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Internal-Use Software Capitalization

When a company develops software for its own internal use, it incurs costs related to the development, such as salaries of developers, hardware and software expenses, and other associated costs. The question is whether these costs should be expensed as incurred or capitalized and then amortized over time. Companies can also capitalize external-use software.

Software Capitalization is an accounting practice by which the costs of software R&D are listed as investments instead of expenses. If your company chooses to capitalize some of your R&D costs, they will not be recognized as “losses” immediately on a P&L (profit and loss) sheet, but instead as “assets” on a balance sheet. In this way the costs of, say, developing new software, would be amortized over a period of time.

The decision to capitalize internal-use software costs is typically based on meeting specific criteria outlined in the Generally Accepted Accounting Principles (GAAP) and specifically defined under ASC 350-40. These criteria are:

  1. The software is intended for internal use, such as improving the efficiency of the company’s operations, rather than for sale to customers.
  1. The company is in the application development stage, which typically includes activities like designing, coding, testing, and debugging.
  1. The company incurs costs that are directly attributable to the development of the software. These costs may include salaries of employees directly involved in the development, external consulting fees, and costs of materials and equipment used in development.

If these criteria are met, the company can choose to capitalize the costs associated with internal-use software. Capitalization involves recording the costs as an asset on the company’s balance sheet rather than expensing them on the income statement. Over time, these capitalized costs are amortized (similar to depreciation for physical assets) and charged to the income statement as expenses.

Capitalization of internal-use software can provide several benefits, such as aligning expenses with the economic benefits the software is expected to provide over its useful life, improving financial statement comparability, and complying with accounting regulations. However, it also requires careful documentation and adherence to accounting standards to ensure compliance.

It’s important to note that accounting standards can vary by country and may change over time, so it’s crucial for businesses to consult with their accountants or financial professionals and stay up-to-date with the relevant accounting rules and regulations in their jurisdiction.

Internal Software Capitalization Benefits

Internal software capitalization provides value for organizations that develop their software applications. As mentioned, capitalization refers to recognizing and recording expenses incurred during the development phase as assets on a company’s balance sheet rather than expensing them immediately. The benefits of this approach include, but are not limited to, enhancing software sustainability and improving DevOps practices.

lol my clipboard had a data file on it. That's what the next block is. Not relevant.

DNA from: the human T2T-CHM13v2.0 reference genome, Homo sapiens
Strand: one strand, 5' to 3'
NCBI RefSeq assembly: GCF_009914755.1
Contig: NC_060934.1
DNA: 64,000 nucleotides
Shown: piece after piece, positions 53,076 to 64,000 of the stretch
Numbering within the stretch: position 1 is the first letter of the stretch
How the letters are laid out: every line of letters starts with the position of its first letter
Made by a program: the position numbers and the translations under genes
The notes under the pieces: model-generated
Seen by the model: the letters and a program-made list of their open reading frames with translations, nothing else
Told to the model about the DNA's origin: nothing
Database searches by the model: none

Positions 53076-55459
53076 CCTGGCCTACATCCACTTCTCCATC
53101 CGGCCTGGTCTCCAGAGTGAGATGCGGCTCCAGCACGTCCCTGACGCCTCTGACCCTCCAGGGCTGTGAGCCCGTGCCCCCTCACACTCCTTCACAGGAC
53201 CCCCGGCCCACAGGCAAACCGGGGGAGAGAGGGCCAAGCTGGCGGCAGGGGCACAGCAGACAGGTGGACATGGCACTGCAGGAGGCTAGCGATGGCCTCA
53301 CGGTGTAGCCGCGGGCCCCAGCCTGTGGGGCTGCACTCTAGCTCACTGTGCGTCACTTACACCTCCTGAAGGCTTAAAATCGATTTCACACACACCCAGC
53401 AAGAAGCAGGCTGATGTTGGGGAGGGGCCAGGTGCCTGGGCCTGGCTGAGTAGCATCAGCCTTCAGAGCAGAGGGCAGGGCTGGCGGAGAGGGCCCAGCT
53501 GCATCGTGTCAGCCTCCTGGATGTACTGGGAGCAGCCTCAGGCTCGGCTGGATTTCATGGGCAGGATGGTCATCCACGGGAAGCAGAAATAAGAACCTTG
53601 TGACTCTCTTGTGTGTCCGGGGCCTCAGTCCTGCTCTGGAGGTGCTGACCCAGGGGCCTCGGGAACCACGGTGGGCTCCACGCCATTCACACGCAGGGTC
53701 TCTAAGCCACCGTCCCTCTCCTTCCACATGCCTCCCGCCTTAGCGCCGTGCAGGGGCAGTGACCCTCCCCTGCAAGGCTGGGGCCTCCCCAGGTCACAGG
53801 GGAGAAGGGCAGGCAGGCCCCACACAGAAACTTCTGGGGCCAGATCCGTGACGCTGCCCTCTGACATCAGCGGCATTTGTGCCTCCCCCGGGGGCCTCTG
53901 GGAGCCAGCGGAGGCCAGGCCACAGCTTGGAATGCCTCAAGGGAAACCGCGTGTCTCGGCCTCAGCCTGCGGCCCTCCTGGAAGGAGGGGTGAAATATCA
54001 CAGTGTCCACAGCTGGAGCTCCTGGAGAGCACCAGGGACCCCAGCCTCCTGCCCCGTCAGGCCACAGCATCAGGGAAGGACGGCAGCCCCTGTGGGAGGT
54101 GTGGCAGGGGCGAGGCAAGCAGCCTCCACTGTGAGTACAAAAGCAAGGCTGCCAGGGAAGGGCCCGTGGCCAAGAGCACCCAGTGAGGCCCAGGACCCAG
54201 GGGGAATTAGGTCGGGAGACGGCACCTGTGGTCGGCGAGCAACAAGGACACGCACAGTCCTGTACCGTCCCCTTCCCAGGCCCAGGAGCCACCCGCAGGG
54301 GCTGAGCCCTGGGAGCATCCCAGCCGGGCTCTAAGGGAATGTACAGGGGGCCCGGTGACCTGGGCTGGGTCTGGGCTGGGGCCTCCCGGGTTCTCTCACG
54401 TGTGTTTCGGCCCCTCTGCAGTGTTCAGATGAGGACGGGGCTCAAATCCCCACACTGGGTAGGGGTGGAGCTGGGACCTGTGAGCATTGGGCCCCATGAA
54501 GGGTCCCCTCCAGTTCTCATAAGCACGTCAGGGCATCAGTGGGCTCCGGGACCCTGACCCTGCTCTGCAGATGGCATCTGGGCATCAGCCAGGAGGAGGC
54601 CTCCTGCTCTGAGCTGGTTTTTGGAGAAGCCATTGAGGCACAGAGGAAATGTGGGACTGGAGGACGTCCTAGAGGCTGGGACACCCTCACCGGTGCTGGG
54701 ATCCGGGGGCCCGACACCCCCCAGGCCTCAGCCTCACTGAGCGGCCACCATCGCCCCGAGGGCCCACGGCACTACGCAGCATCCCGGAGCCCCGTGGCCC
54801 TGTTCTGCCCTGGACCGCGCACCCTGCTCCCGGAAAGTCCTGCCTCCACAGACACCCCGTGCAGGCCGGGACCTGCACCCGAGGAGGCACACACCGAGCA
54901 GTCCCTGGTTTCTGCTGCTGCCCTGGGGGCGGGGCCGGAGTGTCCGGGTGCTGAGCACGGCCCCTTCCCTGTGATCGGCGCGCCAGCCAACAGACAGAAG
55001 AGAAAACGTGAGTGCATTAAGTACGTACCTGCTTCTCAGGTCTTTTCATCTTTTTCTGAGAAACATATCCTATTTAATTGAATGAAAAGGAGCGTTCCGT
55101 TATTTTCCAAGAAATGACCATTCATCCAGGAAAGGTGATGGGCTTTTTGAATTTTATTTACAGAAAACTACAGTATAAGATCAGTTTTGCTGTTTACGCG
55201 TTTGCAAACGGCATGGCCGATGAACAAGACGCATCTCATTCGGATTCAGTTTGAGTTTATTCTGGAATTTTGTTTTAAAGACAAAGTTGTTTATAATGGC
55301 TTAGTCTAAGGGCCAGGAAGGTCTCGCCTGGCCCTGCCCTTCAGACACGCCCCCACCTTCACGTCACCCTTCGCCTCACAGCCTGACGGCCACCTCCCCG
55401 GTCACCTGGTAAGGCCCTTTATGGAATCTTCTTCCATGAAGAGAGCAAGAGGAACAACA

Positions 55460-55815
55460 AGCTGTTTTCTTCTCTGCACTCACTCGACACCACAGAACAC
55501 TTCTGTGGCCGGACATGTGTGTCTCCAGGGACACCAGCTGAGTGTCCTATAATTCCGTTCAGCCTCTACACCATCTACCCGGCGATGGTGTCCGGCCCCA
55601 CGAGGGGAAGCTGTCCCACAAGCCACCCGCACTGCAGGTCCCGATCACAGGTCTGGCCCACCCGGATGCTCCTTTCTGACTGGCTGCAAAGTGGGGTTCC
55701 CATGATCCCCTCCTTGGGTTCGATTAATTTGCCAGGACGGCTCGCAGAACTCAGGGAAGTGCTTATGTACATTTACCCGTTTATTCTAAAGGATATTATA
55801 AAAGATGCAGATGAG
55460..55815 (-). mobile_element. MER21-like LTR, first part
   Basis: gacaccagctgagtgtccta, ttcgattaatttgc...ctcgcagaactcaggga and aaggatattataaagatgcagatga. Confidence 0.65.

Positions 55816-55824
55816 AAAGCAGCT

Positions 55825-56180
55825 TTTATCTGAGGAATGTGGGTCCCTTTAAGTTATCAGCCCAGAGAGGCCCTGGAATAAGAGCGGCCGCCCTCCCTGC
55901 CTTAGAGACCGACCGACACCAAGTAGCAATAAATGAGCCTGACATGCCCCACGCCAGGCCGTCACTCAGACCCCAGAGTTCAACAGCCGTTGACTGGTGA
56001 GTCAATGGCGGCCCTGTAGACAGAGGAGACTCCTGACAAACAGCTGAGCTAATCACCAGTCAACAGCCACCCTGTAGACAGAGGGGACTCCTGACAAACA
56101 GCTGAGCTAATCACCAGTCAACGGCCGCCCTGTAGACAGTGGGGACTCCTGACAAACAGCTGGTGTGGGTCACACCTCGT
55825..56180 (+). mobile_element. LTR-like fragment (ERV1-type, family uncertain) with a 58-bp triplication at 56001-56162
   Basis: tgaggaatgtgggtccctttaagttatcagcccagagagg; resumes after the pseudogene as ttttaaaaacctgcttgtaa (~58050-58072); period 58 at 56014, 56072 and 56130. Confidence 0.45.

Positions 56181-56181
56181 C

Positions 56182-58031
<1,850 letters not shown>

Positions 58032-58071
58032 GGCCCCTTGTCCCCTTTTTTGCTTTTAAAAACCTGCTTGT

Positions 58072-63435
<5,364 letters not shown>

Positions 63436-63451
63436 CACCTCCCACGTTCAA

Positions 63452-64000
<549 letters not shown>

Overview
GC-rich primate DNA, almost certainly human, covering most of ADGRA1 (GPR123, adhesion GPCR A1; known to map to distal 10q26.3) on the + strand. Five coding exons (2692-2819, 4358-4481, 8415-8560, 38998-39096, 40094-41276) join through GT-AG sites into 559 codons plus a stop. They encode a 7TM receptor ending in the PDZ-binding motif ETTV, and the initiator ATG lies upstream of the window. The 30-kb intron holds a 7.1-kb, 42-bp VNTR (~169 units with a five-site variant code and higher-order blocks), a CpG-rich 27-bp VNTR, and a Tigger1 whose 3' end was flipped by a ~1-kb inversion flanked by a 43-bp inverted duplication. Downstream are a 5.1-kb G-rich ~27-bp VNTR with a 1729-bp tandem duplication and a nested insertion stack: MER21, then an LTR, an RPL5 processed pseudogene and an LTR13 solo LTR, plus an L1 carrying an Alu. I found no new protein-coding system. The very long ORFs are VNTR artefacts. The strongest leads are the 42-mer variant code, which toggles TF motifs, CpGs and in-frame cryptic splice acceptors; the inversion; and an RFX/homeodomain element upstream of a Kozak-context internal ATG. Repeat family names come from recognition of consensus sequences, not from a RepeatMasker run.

Capitalization of internally developed software is an accounting method that allows companies to spread out their investment costs over time, which can help improve financial metrics like earnings per share as well as return on assets. Organizations are increasingly adopting this method for the following reasons:

  • To manage technology investments
  • To mitigate risks associated with failed projects
  • To improve overall decision-making around the allocation of resources among competing projects

One key benefit of internal software capitalization is its potential to enhance software sustainability, which refers to the ability of an application or system to continue functioning effectively over time while adapting to new requirements and evolving technologies. When organizations capitalize investments in internally developed software, those investments count as long-term assets that contribute to a company’s future success. This tactic can foster a culture within the organization that places a greater emphasis on maintaining high-quality codebases and ensuring ongoing support for existing applications.

Capitalizing on internally developed software provides opportunities for organizations to invest in strategic areas such as sustainability and DevOps research and assessment. It encourages a comprehensive view of the software lifecycle that goes beyond initial development efforts and promotes better alignment with technology trends, user expectations, and industry best practices.

By adopting this approach to accounting for internally developed software projects, businesses gain significant value by enhancing their competitiveness in an increasingly technology-driven landscape. They can also ensure the long-term viability of their applications and systems.

Automate Software Capitalization

With an Engineering Management Platform (EMP) like Jellyfish, that manual process becomes automatic by measuring the amount of time engineers spend on specific tasks and projects based on signals from the systems they use. EMPs should be able to provide an auditable measurement of the amount of engineering effort spent on capitalizable projects.

Software capitalization can be a challenging task, but it can also be highly valuable to growing tech companies with significant development investments and future revenue potential.